Thursday, June 14, 2012

It's the carbon tax wot done it - we're gloomy no matter what

Me on ABC Nightlife. June 13, 2012

9 minutes, play or RIGHT CLICK to download mp3



Ask families if their finances have improved over the past year and they are likely to feel perky. Australians gave more positive answers to that question this month than last, and more positive answers than they did a year ago.

Ask about the economy and their answers are little changed over recent months.

But ask about family finances over the coming year and the answers are so overwhelmingly negative you need to go right back to 1990 to find feelings so bad.

Just 18.5 per cent of those surveyed in this month’s Westpac Melbourne Institute consumer survey expect their finances to improve in the year ahead.A much bigger 32.2 per cent expect them to get worse.

The gap - 13.7 percentage points - is the widest since the eve of Australia’s last recession in November 1990, more than twenty years ago.

“This is strikingly negative,” says Westpac economist Matthew Hassan. “To be more negative about future family finances now than during the global financial crisis is quite surprising.”

Mr Hassan thinks anxiety about the carbon tax is part of the explanation and points to special questions asked about perceptions of news. A relatively high proportion of of those surveyed reported hearing news about tax. The proportion who found the news positive was dwarfed by the proportion who found it negative...

Perceptions of international economic news were even worse. Almost everyone who reported hearing news from overseas found it negative.

Treasurer Wayne Swan will tell a Euromoney bond forum in Sydney this morning the most immediate source of uncertainty is the outcome of the Greek elections in three days time.

He will say there is no escaping the conclusion that Europe has a long and painful road ahead, with the most likely scenario rolling crises and volatility.

With the global outlook uncertain and markets punishing nations without a credible fiscal plan, it is “critical” Australia maintains budget discipline.

The overall Westpac consumer confidence failed to bounce after the Reserve Bank interest rate cut delivered at the start of this month, climbing a barely-measurable 0.4 per cent to be down 5.6 per cent over the year.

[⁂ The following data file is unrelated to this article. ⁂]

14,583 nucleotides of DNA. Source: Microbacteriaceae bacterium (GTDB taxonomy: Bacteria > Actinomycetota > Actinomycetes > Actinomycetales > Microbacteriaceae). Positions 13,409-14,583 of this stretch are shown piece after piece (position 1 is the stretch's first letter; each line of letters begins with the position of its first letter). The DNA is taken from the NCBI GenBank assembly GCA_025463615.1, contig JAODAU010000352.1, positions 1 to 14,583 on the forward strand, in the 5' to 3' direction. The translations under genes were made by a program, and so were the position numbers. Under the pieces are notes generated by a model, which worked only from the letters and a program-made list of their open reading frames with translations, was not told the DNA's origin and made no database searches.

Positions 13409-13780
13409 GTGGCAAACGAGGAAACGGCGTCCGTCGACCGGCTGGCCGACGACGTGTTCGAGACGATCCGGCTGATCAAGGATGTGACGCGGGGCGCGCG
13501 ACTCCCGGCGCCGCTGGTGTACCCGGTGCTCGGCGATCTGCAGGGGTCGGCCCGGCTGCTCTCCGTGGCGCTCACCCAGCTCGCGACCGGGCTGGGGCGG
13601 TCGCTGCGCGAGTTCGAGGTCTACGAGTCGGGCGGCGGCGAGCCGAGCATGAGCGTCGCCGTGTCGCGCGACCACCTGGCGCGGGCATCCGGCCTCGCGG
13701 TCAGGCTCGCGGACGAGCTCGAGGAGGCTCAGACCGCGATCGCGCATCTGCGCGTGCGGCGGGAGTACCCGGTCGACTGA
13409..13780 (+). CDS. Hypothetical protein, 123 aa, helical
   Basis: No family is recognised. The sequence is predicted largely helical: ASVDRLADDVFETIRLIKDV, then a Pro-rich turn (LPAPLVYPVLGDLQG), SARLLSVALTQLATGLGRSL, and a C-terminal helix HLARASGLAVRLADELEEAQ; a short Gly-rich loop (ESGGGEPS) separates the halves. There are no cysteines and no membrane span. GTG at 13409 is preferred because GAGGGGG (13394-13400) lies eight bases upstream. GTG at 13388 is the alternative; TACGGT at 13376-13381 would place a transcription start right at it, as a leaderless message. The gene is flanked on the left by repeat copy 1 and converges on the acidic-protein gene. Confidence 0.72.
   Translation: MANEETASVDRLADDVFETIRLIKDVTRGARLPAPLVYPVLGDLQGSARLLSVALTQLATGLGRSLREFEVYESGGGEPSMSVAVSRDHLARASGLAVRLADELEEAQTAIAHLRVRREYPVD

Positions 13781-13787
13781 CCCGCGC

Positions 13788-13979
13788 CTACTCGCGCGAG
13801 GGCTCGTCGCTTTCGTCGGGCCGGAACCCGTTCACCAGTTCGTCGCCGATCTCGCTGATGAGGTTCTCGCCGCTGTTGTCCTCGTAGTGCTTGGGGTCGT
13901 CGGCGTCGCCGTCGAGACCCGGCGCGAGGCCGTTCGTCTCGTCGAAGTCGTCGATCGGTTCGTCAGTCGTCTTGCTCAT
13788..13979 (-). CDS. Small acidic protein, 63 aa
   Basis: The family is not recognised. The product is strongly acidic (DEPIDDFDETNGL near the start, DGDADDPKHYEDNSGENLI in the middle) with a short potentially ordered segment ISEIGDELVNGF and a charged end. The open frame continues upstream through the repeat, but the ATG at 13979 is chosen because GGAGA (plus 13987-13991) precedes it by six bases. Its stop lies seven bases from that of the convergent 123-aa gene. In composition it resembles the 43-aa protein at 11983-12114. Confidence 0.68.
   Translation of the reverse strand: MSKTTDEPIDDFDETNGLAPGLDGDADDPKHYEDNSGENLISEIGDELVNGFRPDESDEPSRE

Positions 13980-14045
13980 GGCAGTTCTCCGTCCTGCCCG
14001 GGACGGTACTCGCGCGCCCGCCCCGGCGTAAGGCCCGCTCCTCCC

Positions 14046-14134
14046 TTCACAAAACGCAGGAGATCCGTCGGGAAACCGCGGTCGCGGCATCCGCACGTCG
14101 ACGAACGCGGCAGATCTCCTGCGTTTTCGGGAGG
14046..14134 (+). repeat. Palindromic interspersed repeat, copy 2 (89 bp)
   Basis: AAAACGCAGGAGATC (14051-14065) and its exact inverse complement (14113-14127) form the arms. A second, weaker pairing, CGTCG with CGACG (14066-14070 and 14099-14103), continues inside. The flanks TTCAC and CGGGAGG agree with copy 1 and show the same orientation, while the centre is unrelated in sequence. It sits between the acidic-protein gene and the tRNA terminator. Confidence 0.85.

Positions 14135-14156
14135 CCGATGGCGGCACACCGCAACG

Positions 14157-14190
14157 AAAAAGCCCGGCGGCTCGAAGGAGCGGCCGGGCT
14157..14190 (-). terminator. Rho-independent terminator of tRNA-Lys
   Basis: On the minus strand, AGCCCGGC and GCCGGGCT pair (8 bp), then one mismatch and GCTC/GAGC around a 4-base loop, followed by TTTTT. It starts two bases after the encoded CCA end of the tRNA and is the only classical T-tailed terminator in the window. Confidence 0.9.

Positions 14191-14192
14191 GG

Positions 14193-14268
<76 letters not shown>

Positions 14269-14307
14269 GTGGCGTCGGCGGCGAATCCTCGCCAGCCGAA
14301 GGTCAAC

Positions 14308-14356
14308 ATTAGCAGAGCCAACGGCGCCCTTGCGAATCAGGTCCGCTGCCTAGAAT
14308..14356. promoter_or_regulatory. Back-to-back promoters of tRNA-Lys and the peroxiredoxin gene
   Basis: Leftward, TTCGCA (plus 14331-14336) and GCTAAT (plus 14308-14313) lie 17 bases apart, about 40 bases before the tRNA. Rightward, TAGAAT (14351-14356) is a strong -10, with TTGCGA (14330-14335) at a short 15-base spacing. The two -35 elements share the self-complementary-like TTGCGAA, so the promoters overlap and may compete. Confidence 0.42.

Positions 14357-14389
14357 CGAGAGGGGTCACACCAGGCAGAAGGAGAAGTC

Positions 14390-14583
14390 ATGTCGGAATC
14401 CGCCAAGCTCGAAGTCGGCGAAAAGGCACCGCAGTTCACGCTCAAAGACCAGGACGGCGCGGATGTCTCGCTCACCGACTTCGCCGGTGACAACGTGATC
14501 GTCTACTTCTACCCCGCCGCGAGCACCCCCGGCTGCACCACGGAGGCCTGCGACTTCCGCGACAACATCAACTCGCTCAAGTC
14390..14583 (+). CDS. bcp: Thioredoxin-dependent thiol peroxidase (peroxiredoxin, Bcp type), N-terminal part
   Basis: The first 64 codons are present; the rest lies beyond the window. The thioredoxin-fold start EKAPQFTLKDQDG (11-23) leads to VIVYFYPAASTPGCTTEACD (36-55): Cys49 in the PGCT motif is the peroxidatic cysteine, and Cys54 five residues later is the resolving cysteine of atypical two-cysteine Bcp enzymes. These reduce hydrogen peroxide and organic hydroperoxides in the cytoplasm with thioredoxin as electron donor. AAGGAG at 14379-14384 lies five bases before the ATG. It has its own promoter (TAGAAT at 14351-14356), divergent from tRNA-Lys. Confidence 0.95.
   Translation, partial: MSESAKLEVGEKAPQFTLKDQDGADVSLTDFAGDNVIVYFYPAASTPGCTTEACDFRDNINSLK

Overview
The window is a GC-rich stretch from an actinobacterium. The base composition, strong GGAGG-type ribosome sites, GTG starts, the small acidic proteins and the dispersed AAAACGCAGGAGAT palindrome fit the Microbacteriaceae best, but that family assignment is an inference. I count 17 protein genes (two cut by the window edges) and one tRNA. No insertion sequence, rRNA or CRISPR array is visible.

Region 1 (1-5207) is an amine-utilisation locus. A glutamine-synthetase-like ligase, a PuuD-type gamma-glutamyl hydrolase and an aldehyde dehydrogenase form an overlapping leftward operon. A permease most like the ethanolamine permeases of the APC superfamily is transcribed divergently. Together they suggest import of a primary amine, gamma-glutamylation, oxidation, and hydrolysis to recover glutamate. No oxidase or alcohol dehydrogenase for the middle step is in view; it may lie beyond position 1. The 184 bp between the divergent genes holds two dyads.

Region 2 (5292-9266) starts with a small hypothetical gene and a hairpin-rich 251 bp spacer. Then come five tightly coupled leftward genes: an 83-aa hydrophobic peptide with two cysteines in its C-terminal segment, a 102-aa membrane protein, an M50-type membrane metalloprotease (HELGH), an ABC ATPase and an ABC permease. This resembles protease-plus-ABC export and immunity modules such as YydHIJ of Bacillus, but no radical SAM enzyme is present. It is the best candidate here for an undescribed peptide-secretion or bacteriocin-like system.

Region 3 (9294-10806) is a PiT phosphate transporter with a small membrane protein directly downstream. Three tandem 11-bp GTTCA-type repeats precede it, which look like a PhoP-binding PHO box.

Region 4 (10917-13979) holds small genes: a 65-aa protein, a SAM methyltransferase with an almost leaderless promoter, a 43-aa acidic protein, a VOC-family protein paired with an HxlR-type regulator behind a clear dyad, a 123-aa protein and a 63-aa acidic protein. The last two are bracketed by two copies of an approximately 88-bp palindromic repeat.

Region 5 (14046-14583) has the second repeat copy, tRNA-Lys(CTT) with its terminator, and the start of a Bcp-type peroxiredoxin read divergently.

Views about whether now is a good time to spend improved. Australians were 6 per cent more likely to feel it was a good time to buy a car as in March and 2 per cent likely to believe it was a good time to buy a house.

In today's Canberra Times, Sydney Morning Herald and Age


Related Posts

. Carbon tax angst. It's worrying the Reserve Bank

. Governor Stevens: We need more confidence

. The carbon tax will cost how much?

CSI

4 comments:

The Lorax said...

We are gloomy because most of us live and work in the slow lane of the two speed economy, including your good self Peter. I suspect we're also heartily sick of hearing Gillard, Swan, Stevens et al telling us our great we have it because our real world experience is very different.

Anonymous said...

It's easy to focus on rising prices, especially when you think something is going to rise in price but you don't know by how much. Over the last couple of years I have been enjoying substantial drops in prices on a lot of consumer goods. That has been offset by rising prices in electricity and water, which have nothing directly to do with the carbon tax. I also received an insurance renewal notice with a substantial increase. Over the last 5 years my home and contents insurance has nearly doubled, without any real change in risk. My house is not in a flood prone area, near the coast or in a bush fire area.

ratee said...

I work in the "fast lane" in the resources sector in WA. My peers are all in the 150k to 550k range and they are gloomy about the future. Not about paying living bills but the future growth of all their enormous investments, super, many investment properties etc.
They pop overseas for a couple of week holiday. Drive BMW M class or Merc or Lexus, they are neither stupid nor completely ignorant of economics.

I think its a perception that the 15 years of near permanent growth was really just a temporary boom not the "end of cycles" and they have adjust to plan more carefully for their future.
I'm an economist (always cautions) - none of my peers are - the end of the days of easy optimism are over and it's slowly sinking in. It makes them feel like they are loosing - but it's all easy "safe" future gains they think they are loosing. And that's a loss.

The Lorax said...

if you are gloomy on 550k with guaranteed job security, imagine how gloomy you are on 80k with layoffs happening all around you.

Pete might know a thing or two about that feeling. Perhaps we should nationalise Fairfax and save it from a fate worse than death (Gina).

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